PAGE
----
Pregnancy is an amazing feat. For the body to create a new human is beyond magical. I’ve always thought it was incredible that so much goes right with pregnancy and with this creation process. Smart bodies, smart cells.
With pregnancy there is a sense of fullness that arrives fairly quickly. It’s not just the belly that swells, the whole body becomes involved. That glow people speak of? I believe it comes from this fullness. You suddenly have more blood in your body, everything is working overtime for the purpose of growing a human, best behavior is required of your entire system to make this go smoothly. You have a VIP visitor and the body isn’t holding much back. In a very strange way your body takes on a mind of it’s own, sending unrelenting messages and cravings to the stomach as different needs arise and forcing a slowing down, a resting as energy is diverted.
And when the body recognizes that something is not going as it should, that growing isn’t happening perhaps, or some of those chromosomes just aren’t viable, or maybe a virus intruded and changed development in a way, then it often shuts down the factory. This also is amazing to me. Our bodies, they are so, so very intelligent without much help from our conscious minds.
With this recognition, though, also comes a certain deflation. Those birthday balloons that are left tied outside just a day too long, still full but sinking to the ground? That is the feeling. It can be so subtle. And you might get some raised eyebrows as you describe the changes and feelings to others. But the deflation is there.
Going through this whole process has been incredible. I wish the pregnancy had not ended, but also am at peace with it. My body is far more intuitive than I am, and I’m sure it recognized a problem going on.
The interesting part to me has been the aftermath. When you get pregnant, that magic number of 12 weeks lingers above your head. Don’t tell people until after your first trimester! And yet you are wearing down a path to the restroom every 5 minutes, you’ve become a total bloodhound and can smell a tuna sandwich from two buildings over (unfortunately), you can’t stand to have anything pressing on your poor queasy stomach so have taken to wearing flowing clothing long before they were needed, and you are ravenously hungry all day long… it’s all exciting and amazing, but you aren’t able to really share with many people during those early days. And then things go wrong, you have to unexpectedly work from home, take a sick day, fall behind on everything, and people start to ask questions.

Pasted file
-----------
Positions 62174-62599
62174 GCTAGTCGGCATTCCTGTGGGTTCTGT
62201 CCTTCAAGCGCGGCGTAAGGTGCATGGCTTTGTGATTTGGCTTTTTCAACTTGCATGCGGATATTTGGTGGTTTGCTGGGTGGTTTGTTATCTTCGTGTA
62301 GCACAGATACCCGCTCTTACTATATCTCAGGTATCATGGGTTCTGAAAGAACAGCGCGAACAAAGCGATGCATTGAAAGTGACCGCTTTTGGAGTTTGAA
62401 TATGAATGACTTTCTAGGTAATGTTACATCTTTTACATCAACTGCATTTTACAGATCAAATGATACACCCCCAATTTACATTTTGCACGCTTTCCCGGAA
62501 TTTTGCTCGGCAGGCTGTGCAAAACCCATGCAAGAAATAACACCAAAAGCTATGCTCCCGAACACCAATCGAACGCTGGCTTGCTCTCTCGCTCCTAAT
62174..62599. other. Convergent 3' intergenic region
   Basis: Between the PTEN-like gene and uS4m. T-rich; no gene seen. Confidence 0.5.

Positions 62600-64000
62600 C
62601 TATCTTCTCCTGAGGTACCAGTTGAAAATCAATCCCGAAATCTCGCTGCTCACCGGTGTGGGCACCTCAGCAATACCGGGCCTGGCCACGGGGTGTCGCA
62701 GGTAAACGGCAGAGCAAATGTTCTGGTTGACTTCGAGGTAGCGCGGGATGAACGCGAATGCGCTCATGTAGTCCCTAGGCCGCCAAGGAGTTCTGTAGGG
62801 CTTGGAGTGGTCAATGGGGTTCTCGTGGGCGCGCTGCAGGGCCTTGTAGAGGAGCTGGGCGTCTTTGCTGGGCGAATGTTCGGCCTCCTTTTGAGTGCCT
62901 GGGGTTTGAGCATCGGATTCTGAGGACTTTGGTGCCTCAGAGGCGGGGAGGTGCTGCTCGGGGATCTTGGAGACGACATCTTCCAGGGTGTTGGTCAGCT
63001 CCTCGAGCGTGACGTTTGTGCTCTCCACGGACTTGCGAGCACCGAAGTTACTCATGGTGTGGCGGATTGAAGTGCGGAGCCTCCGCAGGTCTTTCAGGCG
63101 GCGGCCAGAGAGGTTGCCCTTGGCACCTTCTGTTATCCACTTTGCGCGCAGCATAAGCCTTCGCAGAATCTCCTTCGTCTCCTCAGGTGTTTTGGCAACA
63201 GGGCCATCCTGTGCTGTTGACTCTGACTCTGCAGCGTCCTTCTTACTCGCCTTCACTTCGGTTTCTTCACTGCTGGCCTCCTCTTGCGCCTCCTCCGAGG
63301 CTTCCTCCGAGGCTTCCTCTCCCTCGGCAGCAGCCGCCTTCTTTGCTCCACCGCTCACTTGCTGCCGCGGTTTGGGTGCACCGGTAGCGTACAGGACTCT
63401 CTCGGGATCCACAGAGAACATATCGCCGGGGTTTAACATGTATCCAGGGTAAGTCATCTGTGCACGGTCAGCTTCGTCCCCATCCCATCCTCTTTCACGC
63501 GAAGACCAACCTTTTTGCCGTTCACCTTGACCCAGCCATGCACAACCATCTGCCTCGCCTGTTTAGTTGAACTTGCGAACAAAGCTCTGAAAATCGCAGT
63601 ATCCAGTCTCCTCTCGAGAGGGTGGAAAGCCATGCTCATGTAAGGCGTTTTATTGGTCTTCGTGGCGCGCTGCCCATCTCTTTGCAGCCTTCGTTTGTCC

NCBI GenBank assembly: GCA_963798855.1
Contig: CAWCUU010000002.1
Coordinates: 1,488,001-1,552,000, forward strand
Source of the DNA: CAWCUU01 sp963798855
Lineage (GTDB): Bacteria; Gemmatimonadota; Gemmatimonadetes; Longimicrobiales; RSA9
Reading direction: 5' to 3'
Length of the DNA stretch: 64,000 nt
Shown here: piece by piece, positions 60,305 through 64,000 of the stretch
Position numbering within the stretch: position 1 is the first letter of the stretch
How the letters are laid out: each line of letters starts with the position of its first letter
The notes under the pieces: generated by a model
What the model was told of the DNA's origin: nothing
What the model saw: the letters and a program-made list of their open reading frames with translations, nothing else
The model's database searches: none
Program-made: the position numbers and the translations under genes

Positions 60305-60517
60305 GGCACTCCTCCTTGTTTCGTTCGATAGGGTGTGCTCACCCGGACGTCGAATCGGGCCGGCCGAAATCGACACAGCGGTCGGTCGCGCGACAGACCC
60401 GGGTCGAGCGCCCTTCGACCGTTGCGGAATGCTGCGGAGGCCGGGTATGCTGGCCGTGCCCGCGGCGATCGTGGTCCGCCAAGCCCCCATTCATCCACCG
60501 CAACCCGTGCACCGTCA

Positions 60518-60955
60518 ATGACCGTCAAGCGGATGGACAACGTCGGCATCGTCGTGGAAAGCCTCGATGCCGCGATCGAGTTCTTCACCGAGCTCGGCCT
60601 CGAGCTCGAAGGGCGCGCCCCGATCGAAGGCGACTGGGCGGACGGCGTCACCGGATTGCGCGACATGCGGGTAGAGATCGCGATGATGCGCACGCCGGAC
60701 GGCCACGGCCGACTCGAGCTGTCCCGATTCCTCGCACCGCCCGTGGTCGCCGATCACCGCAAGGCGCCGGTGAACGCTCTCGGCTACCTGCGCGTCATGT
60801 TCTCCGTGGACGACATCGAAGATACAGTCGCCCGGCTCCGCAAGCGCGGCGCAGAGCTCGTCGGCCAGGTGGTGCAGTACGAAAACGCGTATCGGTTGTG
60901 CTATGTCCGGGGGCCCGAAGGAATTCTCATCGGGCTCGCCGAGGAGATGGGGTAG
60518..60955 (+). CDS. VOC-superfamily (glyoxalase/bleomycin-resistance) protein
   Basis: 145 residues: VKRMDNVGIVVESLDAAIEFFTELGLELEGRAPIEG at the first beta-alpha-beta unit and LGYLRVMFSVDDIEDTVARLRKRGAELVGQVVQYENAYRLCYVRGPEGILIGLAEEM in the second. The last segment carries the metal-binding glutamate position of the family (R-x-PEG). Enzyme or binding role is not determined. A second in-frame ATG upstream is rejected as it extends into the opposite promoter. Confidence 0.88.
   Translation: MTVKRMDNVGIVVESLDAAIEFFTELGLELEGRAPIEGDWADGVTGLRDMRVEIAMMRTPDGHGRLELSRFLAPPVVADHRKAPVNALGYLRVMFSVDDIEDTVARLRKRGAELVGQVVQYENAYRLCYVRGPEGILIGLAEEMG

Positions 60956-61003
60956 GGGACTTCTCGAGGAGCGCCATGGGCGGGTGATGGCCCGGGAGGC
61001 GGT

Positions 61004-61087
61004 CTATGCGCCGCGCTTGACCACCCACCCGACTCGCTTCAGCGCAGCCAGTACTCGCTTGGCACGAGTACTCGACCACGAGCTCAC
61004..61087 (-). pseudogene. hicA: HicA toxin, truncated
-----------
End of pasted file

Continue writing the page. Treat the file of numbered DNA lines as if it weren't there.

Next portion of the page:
I debated at first. But then decided that I needed to be open with some people to process all of it. And it has been therapeutic beyond belief. Every single person I have shared with has come back to me with stories of their own miscarriages, or those of their friends or family members, and many had a success story to follow closely behind. For me it didn’t take away from the loss of a baby we wanted (and I use the “b” word loosely, I know it was only at the embryonic stage), and it doesn’t take away from the pain of the procedure, or the stress of the 6-hour emergency department visit that my sweet parents endured while my partner was traveling. But it does normalize all of it. I’ve created this little community around me. “We’ve been there, too, you will be okay.”
I needed that net. I needed to see the knowing nods, the fleeting look of sadness, but overall the look of toughness. People go through this all the time. And sometimes many times. And it’s okay. For now I choose to thank my body for being wise, and to keep up hope that our time will still come.